Ellison repeatedly said he’d prefer going back to monohulls, but Coutts and others in the Oracle camp kept circling back to multihulls for their excitement, speed — and general discontent with the technological dead end that monohull Cup boats represented. By the late 1990s AC boats were spindly craft with enormous lead bulb keels and competitors likened regattas to a contest to see who could push 50,000 pounds of lead around the course the fastest.
Morelli & Martin quietly and quickly evaluated a large number of potential designs, including monster 80foot trimarans, before deciding that 72 feet was the largest that human sailors could power without auxiliary engines to run hydraulic control lines.
“It was Russell in the end who decided to go with a catamaran with a wingsail,” Melvin says in a lengthy interview in the book. “The biggest reason for a catamaran was transportation.” The rules of the contest dictate that boats must be capable of being disassembled and transported in shipping containers, and reassembled within 48 hours.
The book also contains a fascinating chapter about the development of the lifting foils. While the designers who came up with the rule assumed some level of foiling would occur, they also thought it would provide no more than 50% of the weight of the hulls. But the Kiwis started experimenting with more powerful foils in test boats — being careful to keep them on the water when Oracle’s spies were around — and eventually came up with a curved foil with a sharp `V’ section at the bottom that lifted the hulls out of the water but provided progressively less lift as the boat reached maximum height and speed. The foils alone cost $400,000; each team was allowed 10 for the Cup match.
The design rule outlawed more sophisticated controls, such as trim tabs on the rudder and daggerboard foils, to cut down on cost and complexity. That decision will probably be revisited if Oracle sticks with multihulls for the next race, given the difficulty of controlling these beasts at speed.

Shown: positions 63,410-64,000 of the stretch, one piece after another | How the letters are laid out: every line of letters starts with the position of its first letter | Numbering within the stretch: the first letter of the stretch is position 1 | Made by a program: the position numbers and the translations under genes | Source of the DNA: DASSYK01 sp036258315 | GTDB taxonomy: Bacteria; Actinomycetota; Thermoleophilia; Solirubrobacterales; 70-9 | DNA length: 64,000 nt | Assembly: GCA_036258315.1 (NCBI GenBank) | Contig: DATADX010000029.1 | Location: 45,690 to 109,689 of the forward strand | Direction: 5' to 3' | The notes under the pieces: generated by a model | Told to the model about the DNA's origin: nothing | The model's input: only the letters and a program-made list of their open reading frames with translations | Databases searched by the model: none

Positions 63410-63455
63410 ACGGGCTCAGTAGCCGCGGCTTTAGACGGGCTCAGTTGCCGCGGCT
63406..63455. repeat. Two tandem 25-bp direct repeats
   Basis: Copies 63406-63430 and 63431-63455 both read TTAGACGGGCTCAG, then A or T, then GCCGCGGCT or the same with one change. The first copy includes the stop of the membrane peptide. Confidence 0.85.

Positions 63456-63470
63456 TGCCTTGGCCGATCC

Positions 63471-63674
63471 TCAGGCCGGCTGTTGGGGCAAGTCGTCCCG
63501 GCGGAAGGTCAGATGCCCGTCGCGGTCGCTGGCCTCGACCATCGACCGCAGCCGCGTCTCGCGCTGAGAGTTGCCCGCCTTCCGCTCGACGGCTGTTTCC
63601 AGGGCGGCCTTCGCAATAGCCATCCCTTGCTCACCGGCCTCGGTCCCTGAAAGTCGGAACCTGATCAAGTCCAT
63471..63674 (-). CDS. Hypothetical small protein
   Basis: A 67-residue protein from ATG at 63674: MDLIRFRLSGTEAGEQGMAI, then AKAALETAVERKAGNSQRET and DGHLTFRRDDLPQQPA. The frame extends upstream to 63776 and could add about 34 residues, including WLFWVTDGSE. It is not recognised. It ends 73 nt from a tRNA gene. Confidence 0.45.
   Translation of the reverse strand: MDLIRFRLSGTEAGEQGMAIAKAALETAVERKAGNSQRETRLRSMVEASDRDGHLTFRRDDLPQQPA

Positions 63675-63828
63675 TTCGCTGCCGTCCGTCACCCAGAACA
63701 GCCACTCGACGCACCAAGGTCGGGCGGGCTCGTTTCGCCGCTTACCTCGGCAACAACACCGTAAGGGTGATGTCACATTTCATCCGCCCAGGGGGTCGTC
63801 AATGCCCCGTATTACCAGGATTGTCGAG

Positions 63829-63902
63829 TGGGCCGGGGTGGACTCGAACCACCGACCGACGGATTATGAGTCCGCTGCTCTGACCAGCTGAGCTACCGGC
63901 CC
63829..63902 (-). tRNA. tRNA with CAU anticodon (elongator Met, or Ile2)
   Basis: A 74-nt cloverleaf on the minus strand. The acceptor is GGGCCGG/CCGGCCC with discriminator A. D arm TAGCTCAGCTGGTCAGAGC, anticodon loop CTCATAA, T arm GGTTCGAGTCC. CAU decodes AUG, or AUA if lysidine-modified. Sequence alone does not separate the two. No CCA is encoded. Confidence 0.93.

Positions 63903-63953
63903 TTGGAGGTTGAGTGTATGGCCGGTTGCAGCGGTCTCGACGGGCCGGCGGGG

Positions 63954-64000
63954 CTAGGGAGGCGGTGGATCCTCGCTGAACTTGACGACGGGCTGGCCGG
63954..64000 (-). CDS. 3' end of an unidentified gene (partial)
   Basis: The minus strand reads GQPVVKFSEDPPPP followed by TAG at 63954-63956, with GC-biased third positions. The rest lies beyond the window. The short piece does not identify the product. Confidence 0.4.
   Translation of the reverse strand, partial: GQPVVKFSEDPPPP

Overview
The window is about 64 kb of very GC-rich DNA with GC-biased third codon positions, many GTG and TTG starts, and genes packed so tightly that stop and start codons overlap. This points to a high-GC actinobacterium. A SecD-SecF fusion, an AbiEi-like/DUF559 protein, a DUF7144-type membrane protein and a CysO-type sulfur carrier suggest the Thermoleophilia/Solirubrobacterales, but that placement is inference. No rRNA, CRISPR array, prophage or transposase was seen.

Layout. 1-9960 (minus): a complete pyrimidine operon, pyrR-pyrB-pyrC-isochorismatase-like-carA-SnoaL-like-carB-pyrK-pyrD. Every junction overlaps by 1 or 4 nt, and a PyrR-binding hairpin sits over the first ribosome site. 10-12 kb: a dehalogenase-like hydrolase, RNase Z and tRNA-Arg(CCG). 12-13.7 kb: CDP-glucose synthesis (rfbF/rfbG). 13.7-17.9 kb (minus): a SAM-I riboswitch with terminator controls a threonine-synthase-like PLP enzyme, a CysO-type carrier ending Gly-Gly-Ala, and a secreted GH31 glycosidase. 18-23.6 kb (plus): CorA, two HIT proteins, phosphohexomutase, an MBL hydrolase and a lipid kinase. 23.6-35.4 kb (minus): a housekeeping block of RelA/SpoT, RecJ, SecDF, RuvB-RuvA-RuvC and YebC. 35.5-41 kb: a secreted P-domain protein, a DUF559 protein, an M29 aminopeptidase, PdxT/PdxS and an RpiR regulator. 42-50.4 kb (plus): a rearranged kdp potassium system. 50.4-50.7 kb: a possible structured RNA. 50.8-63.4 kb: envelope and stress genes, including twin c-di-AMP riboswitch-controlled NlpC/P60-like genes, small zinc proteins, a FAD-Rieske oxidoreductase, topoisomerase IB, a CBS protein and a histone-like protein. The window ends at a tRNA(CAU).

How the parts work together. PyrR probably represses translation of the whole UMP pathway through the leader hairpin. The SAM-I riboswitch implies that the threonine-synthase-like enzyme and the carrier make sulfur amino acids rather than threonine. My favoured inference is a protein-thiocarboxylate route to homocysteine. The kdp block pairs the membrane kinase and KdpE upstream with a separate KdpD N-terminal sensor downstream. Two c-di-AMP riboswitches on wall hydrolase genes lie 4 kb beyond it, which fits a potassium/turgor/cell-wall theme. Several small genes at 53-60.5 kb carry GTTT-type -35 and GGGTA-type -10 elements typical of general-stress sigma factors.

“When we wrote the rule, we honestly weren’t sure if we could fully foil,” Melvin recalls in the book. By the time he joined the Emirates design team, he says, they were calling the 72-foot hulls “a board-delivery device,” because the foils were so important to performance.
Oracle’s victory ultimately was a victory of big data. Each of its two boats had 300 sensors recording 3,000 variables up to 10 times per second, pumping 30,000 variables per second into an Oracle Exadata Database Machine. Sailors were outfitted with bombproof electronic tablets, wrist displays and Skipper Jimmy Spithill had a heads-up display linked into the on-board Wi-Fi system to constantly monitor performance and loads on the boat’s components. Comparing boat against boat, Oracle and the Kiwis were able to calculate optimal performance in any condition, giving sailors a second-by-second picture of how well they were doing relative to how well they knew the boat could perform.
The authors reject rumors that were rampant on the Internet after Oracle’s surprising victory that the Americans had resorted to illegal electronic controls and other tricks to hold on to the Cup. Design changes were all recorded 11 for New Zealand during the final series and 17 for Oracle. The authors conclude that most of Oracle’s “technical modifications were made early, but that a lot of the gains resulted from continual improvements in crew work and techniques through to the end of the regatta.”
Emirates Team New Zealand, they say, simply peaked early and had nothing left when Oracle’s superior speed emerged.